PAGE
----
Recalls are a major contributor to product liability incidents and lawsuits, interactions with government safety agencies, disputes with suppliers and product sellers, and negative publicity with the buying public. New guides have recently been issued that can help a manufacturer and product seller to better understand how to prepare for and implement an effective recall.
While the selection of components in electrical equipment plays a crucial role, a sound understanding of the characteristics of safety-critical and high-integrity components can provide valuable information about the ways to advance and achieve the safety goals.
This is the second of a two-part series that discusses a numerical methodology that relies on the concept of cumulative equivalent exposure to evaluate contact burn injury thresholds.
The safety hierarchy is a flexible concept that can be helpful in deciding on a final product design. But it can also be a trap for the unwary design engineer. This article will discuss the safety hierarchy concept, how do you comply with its requirements, and what are the problems associated with it?
Modern lithium batteries require a comprehensive approach to risk assessment and mitigation during product development, and a swift and systematic response when safety concerns arise in the field.
The formation of branching patterns is commonly associated with electrical discharges. Lightning and electrostatic discharges from a Van de Graaff generator are transient luminous branching patterns, and sometimes the passing of an electrical current leaves residual physical patterns. Examples of how such patterns are formed are presented.
This article will discuss the basic kinds of defects that can be alleged in any product liability case, the law as it pertains to compliance with standards, and some tips on how to deal with the issue of standards compliance.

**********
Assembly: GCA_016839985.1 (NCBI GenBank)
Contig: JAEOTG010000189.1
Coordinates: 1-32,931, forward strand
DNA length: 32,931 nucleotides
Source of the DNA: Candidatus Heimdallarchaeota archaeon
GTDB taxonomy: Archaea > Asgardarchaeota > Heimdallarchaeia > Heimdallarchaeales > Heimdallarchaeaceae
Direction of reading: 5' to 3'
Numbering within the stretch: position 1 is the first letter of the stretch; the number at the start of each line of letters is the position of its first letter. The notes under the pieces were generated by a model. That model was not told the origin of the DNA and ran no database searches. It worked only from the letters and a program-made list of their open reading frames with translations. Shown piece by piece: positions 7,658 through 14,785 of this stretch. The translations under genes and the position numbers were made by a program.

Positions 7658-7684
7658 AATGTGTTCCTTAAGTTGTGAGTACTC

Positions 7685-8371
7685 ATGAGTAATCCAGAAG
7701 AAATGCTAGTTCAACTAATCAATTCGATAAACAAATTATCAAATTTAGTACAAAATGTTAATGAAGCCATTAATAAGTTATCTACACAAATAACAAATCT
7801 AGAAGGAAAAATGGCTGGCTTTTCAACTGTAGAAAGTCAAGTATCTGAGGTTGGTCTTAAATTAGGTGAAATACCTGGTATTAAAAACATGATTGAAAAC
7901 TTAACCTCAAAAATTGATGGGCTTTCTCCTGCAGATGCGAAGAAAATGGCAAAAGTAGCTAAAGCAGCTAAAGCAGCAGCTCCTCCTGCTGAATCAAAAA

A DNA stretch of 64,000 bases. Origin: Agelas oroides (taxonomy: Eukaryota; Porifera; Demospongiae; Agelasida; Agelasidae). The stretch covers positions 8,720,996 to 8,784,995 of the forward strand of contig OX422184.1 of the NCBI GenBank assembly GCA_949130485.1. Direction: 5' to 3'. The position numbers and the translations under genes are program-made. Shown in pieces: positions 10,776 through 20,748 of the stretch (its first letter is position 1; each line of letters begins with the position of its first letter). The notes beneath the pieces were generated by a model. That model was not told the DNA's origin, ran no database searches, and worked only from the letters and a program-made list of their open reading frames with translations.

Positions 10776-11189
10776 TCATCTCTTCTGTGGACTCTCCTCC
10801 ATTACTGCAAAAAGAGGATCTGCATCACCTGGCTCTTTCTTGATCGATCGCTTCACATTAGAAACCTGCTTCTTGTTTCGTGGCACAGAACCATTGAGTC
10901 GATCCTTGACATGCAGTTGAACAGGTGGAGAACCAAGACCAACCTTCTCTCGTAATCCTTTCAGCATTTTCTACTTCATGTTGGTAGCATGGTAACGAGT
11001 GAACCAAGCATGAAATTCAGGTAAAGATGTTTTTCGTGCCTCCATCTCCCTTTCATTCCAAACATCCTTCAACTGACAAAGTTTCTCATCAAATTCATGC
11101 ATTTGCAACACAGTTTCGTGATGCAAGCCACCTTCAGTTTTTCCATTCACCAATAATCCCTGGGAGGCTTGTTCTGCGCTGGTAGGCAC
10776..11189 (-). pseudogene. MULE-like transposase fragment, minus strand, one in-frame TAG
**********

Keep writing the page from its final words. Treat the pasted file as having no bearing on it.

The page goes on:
This article identifies the burn injury threshold conditions associated with finite thermal mass objects and presents a model for predicting the degree of burn injury.
The elements of a program to deal with pre-sale and post-sale safety issues are well-known. But the specifics of what elements should be used and how by a particular manufacturer are often unknown. Therefore, the most important question that must be answered by any company manufacturing finished products or component parts is “What should my company do and how should I do it?”
Generalized Formula for the Calculation of a Probabilistic Metric for Random Hardware Failures in Redundant Systems
ISO 26262 defines the probabilistic metric for random hardware failures (PMHF) as the average probability of a violation of a safety goal associated with a failure over a vehicle’s lifetime and architecture metrics. In this article, we propose a method to calculate the PMHF and expand the application to redundant subsystems that are not adequately described in the standard.